Now this topic of awareness is a big topic. And, and I think that I kind of like to use the word as a vague word. Because different people have different reference point for what awareness means. And so some people, when you talk about awareness, they'll that, for them, the way they know things is much more through their thinking. And so it, they're thinking about things, that's how they're aware. Some people, it's more a sensing, they're aware to chemistry through their body, and they're sensing some people, it's more of a silent knowing, where they don't not really aware of any active cognitive movement of the mind to know but there's a silence or stay no kind of, intuitively or something. So there's many ways to know. And, and in the mindfulness tradition, one of the, there's a variety of different kinds of knowing that operate at different times. But what can happen with each one of them, regardless of what your way of knowing is your what you think awareness is for yourself. At some point, it gets, it gets highlighted, it stands out a little bit in highlight that, oh, here is something this is the, this is not the object, or what I'm thinking about. This is the receptivity or the, the experience of knowing it. And, and then we can become aware of the attitudes like we talked about yesterday, that go along with it desires, the attractions, that kind of a part of being aware. But then we take a second look, and a second look, until we begin seeing, experiencing awareness, knowing, sensing, feeling, observing, whatever it might be, kind of, at ease, open, certain kind of silence, a certain kind of spaciousness, even when there's thinking, there can be a silence that knows that. One of my first entry points to the world of spiritual life, was spending a week in solitude. And it was a beautiful place and a farm in nature. And, and in the course, it wasn't meditating. But in the course of the week, because I had no social contact, no talking with anyone, it was kind of like being on a meditation retreat without being on one. And, and I became acutely aware of myself thinking, and I had no thought that I judgments about the fact I was thinking, but I had was that the clarity, by which I knew I was thinking, that clarity, oh, there's a thought why it was like really, it just like, wow, it's kind of there's a beauty, there's a clarity, there's a cleanliness, there's a openness, there's a distinctness that I'd never seen before. It was kind of like, the old days, the radio would be out of tune. And then suddenly, it came into tune you tuning in the radio station, and you got it into tune, and then suddenly, it will become clearer. So it's kind of like that, oh, suddenly, the wavelength I found the wavelength my mind and I was clearly aware, I knew. And that clarity, of knowing that clarity, that is kind of what for some people that clarity, is they call awareness. And it's not different than awareness, but it's not exactly awareness, but it's coterminous with awareness. And the clarity is so beautiful, so wonderful. And the clear, so I became aware of this clarity, that let me see my, my, my cognitive thoughts, my words, my mind was such clarity. And I appreciate the freedom, the ease that was there. So to respect to be mindful, that mindful of awareness, mindful of the process of being aware, is one of the ways supports of coming to a place of clarity. In the meditation, just now I talked about silence. And that's another word that thinks, you know, even though I was thinking when I was alone that week, and that thinking became kind of acutely acutely clear each thought. I was aware of it in kind of a larger silence.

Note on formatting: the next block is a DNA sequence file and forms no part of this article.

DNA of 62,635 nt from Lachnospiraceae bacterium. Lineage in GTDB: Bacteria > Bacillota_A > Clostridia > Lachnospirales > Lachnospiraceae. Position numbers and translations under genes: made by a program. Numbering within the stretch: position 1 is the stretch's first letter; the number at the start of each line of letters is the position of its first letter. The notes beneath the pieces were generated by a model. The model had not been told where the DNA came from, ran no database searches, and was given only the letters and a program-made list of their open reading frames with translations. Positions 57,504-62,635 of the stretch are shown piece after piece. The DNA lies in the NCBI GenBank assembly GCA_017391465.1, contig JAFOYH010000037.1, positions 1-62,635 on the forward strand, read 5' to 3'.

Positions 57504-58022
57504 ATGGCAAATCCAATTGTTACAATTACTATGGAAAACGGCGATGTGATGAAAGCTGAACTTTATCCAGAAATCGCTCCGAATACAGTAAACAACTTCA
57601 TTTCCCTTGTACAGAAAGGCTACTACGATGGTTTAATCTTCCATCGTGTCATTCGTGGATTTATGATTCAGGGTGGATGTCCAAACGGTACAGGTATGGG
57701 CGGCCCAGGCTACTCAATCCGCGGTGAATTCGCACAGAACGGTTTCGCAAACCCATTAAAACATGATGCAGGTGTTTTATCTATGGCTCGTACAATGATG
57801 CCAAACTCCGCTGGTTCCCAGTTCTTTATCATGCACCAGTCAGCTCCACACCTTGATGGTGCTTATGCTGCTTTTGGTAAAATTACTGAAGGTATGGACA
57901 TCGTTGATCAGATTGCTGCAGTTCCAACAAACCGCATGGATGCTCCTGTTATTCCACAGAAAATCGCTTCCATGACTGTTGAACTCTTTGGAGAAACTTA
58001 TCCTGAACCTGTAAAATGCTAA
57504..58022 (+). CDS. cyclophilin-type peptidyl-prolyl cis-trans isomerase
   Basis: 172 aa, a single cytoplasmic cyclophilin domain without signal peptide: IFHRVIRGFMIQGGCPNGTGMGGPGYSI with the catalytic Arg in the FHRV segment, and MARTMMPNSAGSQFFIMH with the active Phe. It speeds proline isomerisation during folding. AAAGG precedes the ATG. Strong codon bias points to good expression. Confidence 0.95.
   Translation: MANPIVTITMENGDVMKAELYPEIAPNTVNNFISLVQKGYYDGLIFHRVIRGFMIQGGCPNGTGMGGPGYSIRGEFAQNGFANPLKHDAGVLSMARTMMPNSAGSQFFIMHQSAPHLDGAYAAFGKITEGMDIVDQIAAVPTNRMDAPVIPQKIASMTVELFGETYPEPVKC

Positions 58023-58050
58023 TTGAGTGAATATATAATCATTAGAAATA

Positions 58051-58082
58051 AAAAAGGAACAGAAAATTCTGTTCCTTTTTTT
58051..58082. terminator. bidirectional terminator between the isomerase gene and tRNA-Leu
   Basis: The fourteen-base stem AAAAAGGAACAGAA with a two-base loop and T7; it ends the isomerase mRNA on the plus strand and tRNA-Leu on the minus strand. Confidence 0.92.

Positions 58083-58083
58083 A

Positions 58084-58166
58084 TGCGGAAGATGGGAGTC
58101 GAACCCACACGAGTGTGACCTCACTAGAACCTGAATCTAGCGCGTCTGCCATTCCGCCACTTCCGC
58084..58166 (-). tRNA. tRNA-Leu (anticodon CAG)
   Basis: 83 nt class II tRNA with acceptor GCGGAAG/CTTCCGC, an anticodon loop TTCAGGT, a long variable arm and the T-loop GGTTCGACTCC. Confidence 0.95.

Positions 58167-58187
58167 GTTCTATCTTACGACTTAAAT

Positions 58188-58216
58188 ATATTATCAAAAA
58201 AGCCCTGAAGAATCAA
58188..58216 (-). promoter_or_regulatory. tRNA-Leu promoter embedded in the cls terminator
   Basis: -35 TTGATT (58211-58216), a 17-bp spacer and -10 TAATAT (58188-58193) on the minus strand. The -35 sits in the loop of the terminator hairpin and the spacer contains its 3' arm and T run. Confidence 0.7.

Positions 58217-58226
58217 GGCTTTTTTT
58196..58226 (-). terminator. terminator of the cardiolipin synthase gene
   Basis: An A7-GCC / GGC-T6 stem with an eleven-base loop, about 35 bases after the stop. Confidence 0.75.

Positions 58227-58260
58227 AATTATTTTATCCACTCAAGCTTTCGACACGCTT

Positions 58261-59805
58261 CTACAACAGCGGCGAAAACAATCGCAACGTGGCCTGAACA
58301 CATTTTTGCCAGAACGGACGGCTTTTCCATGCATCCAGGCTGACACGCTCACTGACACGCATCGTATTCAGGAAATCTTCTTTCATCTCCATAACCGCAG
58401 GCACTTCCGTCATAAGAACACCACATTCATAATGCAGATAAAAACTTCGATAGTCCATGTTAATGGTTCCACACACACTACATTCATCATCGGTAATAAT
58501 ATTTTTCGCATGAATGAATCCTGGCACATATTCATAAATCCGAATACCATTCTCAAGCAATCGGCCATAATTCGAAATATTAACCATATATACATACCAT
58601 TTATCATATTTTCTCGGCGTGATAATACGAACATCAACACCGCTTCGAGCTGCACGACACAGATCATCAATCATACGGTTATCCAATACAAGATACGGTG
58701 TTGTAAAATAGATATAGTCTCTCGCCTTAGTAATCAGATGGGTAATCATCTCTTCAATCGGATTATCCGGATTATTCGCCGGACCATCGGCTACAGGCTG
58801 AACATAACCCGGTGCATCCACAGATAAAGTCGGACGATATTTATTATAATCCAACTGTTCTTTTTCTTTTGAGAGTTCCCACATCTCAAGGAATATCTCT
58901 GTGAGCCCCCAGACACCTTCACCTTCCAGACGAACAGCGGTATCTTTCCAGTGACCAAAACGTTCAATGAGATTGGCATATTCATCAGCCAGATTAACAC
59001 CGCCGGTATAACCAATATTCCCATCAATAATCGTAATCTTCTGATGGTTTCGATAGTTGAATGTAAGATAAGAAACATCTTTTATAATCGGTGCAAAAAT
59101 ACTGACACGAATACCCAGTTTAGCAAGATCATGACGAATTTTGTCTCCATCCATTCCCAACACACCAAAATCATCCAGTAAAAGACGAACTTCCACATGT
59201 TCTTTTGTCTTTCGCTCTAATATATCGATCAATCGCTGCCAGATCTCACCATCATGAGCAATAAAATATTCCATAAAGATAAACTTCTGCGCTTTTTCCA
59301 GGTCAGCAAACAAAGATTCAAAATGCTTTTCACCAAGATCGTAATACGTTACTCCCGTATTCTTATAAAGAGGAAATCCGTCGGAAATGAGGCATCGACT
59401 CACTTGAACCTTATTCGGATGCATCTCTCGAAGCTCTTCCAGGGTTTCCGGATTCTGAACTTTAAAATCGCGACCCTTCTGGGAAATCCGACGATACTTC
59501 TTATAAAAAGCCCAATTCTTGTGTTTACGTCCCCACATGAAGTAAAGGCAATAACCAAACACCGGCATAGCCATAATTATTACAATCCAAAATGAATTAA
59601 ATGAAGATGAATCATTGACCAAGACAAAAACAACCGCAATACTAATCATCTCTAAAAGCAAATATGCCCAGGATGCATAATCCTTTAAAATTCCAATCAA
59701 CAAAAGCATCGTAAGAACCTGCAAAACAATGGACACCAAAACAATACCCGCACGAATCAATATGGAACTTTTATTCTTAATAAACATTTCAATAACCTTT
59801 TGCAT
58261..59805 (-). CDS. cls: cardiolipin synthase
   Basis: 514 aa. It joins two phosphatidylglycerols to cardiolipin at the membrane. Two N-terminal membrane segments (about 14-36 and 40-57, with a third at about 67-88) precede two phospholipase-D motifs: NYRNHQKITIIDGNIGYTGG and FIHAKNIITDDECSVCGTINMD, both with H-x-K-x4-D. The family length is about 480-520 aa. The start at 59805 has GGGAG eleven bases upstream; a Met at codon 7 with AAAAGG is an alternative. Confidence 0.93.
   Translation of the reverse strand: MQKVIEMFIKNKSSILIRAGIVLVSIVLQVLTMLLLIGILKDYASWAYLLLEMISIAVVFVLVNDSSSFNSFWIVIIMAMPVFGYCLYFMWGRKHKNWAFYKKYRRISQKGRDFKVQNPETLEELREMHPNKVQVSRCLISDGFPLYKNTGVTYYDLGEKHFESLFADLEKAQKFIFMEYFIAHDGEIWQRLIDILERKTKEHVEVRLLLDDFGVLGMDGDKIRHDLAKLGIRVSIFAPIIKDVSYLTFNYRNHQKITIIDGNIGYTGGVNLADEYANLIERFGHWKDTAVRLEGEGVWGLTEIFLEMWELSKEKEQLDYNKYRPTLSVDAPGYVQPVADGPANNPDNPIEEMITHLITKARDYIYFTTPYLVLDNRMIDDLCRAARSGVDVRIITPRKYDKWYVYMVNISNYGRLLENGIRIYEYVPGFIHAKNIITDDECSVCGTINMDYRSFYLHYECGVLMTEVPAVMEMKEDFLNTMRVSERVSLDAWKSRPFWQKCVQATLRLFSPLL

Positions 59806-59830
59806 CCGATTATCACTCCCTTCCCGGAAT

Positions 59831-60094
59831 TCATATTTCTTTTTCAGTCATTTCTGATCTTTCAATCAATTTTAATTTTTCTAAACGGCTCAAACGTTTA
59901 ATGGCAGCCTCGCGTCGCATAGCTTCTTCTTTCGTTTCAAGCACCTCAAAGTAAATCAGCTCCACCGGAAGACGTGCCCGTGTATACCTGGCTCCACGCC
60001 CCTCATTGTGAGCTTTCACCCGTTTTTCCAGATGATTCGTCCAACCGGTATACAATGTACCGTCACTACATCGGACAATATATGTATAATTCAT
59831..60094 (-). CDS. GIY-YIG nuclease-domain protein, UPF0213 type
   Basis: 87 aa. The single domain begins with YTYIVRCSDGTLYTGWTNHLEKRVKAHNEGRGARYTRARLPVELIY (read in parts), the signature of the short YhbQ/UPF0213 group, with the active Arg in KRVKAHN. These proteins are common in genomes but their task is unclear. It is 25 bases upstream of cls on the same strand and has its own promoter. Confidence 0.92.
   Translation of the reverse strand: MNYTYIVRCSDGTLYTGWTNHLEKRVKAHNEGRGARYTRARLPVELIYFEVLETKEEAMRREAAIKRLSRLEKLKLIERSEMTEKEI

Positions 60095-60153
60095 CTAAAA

Sometimes, what's this mindfulness awareness sociate for some people is stillness, the awareness that so vividly, softly, wonderfully belled at the least still, or sometimes it's spaciousness, just lots of space for it. And it isn't so much like that. So the ultimate thing, space or stillness or silence, or clarity, but it's how it helps us to relax more deeply how it teaches us about non clinging, how it helps us to see where the remaining clinging is, and, and get a feeling for freedom. There's freedom in the clarity of awareness. There's freedom in the stillness, the silence of awareness. And so Oh, you get a feel like a little hint, the smell the doors open for that's where freedom is found. So finally, I'll give you another analogy that from my childhood, that maybe for some of you if you're old enough, and did this kind of thing. When I was a little kid, sometimes, my parents would take their car to a carwash. And it was such that you could go through the index day in the car as it went through the carwash, you know, pulled along and, and all these water and suds and brushes are spraying. And it was kind of chaotic. Outside the car. They coming against the windows, but inside the car, it felt so safe and quiet and peaceful. And the contrast was so cool. That's one of the reasons I loved going to this carwash, it's because I felt so acutely, the highlighted piece, the quiet the stillness, safety, they are being inside the car, but the chaos outside. And so that's a reference point for me, of how it can be in the mind sometimes, where I'm resting in awareness. And there's a peace, there's a quiet, there's an openness, and independent of the chaos that might be happening around me. Carry our peace with us. So settled with esoteric little bit, you know, what I'm talking about today. And, and I'm trusting that for those of you who might don't quite understand what I'm saying, which I wouldn't have when I was first introduced to meditation that just relax with it and but keep it in mind, keep it filed away. And at some point, you might have an experience. Oh, that's what Gil is talking about. And that might help you appreciate it then and get the benefits of that kind of experience. So thank you very much and I look forward to continuing this tomorrow.